The Authors XI, by The Authors Cricket Club


Simon Redfern
Sunday 16 June 2013 02:31 BST

It could all have gone terribly wrong.

The idea of reviving the Authors Cricket Club, who first played in 1905 (opening batsmen: PG Wodehouse and Arthur Conan Doyle) before packing it in seven years later, and then having the players write a book about their season, ran the risk of becoming an exercise in sugar-coated whimsy, a sepia-tinged nod to the so-called “Golden Age” of cricket before the First World War spoiled everything.

Happily, nothing could be farther from the truth; by a felicitous choice of both fixtures and authors, each contributing a chapter based one of the matches, The Authors XI is by turns funny, feisty and affectionate.

The ever-excellent Jon Hotten ruminates on the changing nature of commentary as they face the BBC’s Bushmen; the historian Holland brothers, James and Tom, respectively explore the joy of creating a village ground and why age need not wither you; while The Independent’s own Amol Rajan has some typically spiky views on the Establishment and cricketer/politicians as the side take on the Lords and Commons CC.

In his account of the game against a Publishers XI, Sam Carter quotes Neville Cardus’s bon mot that it is wise not to be rude about cricket autobiographies, as “you never know who has written them”, but here the equation is triumphantly reversed; the team may be mixed ability on the field, but they sure can write.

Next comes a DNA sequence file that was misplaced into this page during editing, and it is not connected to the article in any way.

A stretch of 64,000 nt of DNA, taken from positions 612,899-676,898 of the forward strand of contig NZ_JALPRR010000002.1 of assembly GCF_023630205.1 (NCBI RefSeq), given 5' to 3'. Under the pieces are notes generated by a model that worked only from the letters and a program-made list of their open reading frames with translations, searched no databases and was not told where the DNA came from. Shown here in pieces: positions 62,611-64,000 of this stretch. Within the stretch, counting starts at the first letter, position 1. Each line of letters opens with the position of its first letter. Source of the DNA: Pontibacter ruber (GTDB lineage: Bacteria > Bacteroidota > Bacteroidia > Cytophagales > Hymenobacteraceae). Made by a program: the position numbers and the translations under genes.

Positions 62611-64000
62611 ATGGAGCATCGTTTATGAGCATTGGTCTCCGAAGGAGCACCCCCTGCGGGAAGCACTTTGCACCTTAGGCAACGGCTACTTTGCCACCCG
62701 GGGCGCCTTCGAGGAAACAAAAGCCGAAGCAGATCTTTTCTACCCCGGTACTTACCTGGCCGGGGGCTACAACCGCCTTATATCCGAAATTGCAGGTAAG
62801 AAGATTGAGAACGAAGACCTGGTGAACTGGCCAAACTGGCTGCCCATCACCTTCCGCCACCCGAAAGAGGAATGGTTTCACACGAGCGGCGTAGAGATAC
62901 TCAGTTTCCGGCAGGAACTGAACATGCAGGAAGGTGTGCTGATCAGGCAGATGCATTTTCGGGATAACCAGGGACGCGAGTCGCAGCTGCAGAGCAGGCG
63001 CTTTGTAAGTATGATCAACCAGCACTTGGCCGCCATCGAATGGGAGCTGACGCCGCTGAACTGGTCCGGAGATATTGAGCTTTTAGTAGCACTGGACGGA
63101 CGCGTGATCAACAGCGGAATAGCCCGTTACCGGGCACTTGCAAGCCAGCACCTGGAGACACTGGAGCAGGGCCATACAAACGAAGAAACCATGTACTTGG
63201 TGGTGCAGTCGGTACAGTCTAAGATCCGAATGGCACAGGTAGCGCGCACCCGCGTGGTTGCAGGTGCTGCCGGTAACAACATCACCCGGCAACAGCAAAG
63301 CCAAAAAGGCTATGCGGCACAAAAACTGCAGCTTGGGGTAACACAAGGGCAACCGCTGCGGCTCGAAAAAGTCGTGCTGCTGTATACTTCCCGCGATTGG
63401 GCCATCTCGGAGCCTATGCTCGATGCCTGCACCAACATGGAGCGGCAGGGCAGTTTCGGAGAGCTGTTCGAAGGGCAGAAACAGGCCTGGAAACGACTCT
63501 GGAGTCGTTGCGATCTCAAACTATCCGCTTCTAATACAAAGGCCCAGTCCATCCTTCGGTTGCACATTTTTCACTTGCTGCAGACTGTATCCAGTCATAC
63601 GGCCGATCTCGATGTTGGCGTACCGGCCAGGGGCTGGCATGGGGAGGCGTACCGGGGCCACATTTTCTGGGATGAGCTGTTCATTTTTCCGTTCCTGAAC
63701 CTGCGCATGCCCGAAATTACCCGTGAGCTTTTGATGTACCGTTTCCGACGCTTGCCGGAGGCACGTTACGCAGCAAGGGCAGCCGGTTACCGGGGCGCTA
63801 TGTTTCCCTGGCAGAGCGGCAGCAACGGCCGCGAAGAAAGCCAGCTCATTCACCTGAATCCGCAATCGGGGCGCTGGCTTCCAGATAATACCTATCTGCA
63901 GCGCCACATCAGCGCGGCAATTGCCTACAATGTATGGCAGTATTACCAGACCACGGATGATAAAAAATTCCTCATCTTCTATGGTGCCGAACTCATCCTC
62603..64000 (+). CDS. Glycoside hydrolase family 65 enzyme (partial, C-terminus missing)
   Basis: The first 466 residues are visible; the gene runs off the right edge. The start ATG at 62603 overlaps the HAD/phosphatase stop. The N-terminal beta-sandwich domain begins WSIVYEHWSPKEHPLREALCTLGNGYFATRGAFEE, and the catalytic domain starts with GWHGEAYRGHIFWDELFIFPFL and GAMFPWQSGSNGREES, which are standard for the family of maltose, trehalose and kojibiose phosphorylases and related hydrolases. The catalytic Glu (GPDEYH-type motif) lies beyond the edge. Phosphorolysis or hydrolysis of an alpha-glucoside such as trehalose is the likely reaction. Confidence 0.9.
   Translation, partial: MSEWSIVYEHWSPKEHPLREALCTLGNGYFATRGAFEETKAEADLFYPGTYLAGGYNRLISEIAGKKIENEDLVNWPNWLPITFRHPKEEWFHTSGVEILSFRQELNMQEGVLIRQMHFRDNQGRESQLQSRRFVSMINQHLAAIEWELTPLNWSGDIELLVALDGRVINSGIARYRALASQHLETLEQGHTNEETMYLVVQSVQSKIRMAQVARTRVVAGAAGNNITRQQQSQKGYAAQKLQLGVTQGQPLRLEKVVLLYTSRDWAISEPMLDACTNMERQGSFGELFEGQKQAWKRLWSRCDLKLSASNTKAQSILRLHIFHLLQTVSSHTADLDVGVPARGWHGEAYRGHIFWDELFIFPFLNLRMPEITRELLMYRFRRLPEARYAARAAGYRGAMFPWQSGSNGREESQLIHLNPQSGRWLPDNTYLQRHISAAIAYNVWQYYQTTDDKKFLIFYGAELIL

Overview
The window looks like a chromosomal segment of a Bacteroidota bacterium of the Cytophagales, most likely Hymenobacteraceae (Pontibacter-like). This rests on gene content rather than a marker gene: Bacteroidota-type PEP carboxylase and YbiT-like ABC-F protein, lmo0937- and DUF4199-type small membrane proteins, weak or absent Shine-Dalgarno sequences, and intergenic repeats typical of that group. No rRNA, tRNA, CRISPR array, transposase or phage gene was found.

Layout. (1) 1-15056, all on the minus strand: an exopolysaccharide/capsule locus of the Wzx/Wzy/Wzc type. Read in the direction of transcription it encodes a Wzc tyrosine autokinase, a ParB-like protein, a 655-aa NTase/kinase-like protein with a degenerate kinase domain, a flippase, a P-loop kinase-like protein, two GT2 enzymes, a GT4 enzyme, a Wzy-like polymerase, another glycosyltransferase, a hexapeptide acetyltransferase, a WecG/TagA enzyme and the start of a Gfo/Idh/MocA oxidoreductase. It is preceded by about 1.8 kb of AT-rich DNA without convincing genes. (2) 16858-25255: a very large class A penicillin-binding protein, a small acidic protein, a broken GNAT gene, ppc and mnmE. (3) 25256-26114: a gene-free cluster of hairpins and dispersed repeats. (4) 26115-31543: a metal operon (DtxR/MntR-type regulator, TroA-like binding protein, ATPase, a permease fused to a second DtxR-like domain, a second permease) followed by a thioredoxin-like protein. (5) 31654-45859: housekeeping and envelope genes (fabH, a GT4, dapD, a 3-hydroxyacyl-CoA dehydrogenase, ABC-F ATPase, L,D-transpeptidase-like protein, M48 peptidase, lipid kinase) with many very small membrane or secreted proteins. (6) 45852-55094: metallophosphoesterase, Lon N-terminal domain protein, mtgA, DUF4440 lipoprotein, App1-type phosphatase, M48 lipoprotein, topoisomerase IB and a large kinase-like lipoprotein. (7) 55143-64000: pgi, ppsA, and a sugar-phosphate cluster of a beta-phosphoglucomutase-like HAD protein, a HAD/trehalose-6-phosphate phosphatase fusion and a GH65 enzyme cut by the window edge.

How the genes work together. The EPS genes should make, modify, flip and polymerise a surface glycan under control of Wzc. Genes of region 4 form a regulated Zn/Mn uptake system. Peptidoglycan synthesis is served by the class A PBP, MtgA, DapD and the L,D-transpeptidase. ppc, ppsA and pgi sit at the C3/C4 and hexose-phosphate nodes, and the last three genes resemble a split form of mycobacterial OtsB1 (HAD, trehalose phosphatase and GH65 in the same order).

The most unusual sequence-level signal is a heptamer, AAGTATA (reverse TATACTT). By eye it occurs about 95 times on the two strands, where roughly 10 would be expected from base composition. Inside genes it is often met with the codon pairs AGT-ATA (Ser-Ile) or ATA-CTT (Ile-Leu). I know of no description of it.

Four of the Authors XI – Hotten, Rajan and the Holland Bros - also appear in a new Wisden quarterly magazine, The Nightwatchman (Wisden, £9).

Its premise is that in the mainstream media there is “a dearth of long-form writing on cricket”, which they seek to rectify.

Certainly the first issue justifies their ambitions, with essays exploring topics as diverse as Wally Hammond’s Bradman complex, the perverse joy of England batting collapses, the illogicality of the nightwatchman’s role and Surrey’s least successful captain.

It also has a strong international flavour, so often lacking in Britain’s sports pages. The second issue is just out; on this evidence, I’ll be buying it.

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